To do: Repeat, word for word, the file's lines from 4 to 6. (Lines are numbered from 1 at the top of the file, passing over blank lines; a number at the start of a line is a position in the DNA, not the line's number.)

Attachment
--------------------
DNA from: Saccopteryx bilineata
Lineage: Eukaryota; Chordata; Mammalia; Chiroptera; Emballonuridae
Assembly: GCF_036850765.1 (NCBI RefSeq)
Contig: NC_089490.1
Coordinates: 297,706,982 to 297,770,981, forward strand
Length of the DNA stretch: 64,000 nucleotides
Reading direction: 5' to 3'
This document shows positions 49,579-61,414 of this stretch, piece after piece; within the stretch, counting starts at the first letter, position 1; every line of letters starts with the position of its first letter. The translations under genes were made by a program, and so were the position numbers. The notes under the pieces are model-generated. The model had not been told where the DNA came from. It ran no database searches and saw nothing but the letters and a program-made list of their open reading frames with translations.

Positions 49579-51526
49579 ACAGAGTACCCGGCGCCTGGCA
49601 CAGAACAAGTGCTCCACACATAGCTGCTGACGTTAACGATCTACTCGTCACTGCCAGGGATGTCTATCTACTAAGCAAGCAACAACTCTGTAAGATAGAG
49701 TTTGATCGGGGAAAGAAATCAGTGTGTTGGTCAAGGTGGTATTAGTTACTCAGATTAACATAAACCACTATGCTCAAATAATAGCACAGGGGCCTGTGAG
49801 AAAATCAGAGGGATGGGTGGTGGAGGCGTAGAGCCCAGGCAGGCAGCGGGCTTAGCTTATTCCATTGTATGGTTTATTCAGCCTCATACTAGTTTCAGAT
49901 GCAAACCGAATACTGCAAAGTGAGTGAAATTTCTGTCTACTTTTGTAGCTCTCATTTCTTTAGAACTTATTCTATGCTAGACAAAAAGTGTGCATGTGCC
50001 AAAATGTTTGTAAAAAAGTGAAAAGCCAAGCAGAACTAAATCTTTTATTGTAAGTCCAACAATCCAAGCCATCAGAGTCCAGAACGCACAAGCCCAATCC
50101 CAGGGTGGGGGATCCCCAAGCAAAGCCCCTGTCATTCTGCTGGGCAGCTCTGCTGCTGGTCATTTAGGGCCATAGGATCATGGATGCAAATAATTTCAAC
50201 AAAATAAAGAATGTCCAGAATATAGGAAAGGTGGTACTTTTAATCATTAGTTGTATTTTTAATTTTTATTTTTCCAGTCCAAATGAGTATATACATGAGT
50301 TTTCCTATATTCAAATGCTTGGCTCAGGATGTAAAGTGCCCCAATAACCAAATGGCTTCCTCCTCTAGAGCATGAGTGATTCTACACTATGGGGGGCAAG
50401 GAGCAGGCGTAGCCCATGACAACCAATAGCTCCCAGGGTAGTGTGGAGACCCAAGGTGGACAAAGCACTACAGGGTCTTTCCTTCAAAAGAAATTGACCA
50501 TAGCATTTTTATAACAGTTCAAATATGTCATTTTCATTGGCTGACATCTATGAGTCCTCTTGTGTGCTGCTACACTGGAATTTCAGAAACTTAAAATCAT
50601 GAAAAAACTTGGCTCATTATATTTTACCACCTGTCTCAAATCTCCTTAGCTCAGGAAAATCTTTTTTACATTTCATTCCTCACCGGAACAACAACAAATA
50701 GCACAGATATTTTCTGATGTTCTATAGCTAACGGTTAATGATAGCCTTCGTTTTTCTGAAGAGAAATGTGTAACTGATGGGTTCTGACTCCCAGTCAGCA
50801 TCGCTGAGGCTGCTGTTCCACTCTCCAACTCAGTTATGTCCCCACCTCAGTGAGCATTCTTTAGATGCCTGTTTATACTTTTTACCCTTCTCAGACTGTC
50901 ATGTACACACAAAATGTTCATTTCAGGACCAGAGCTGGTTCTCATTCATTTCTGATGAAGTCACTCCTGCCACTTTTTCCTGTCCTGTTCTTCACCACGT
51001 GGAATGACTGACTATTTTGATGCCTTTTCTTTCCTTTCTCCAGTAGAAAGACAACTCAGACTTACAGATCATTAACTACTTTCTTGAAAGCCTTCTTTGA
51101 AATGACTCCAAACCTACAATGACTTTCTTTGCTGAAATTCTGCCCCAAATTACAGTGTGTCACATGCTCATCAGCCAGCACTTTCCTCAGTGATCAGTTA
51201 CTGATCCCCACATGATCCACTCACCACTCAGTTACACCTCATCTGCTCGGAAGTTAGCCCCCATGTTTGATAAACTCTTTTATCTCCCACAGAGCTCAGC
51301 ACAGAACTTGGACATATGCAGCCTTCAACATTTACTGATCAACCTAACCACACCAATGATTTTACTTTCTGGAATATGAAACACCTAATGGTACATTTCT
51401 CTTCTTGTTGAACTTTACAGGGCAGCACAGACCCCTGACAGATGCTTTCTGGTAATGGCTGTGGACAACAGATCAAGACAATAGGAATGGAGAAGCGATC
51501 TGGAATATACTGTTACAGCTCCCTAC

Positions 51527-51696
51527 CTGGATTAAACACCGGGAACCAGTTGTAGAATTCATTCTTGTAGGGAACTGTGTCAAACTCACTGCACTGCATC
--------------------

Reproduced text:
Contig: NC_089490.1
Coordinates: 297,706,982 to 297,770,981, forward strand
Length of the DNA stretch: 64,000 nucleotides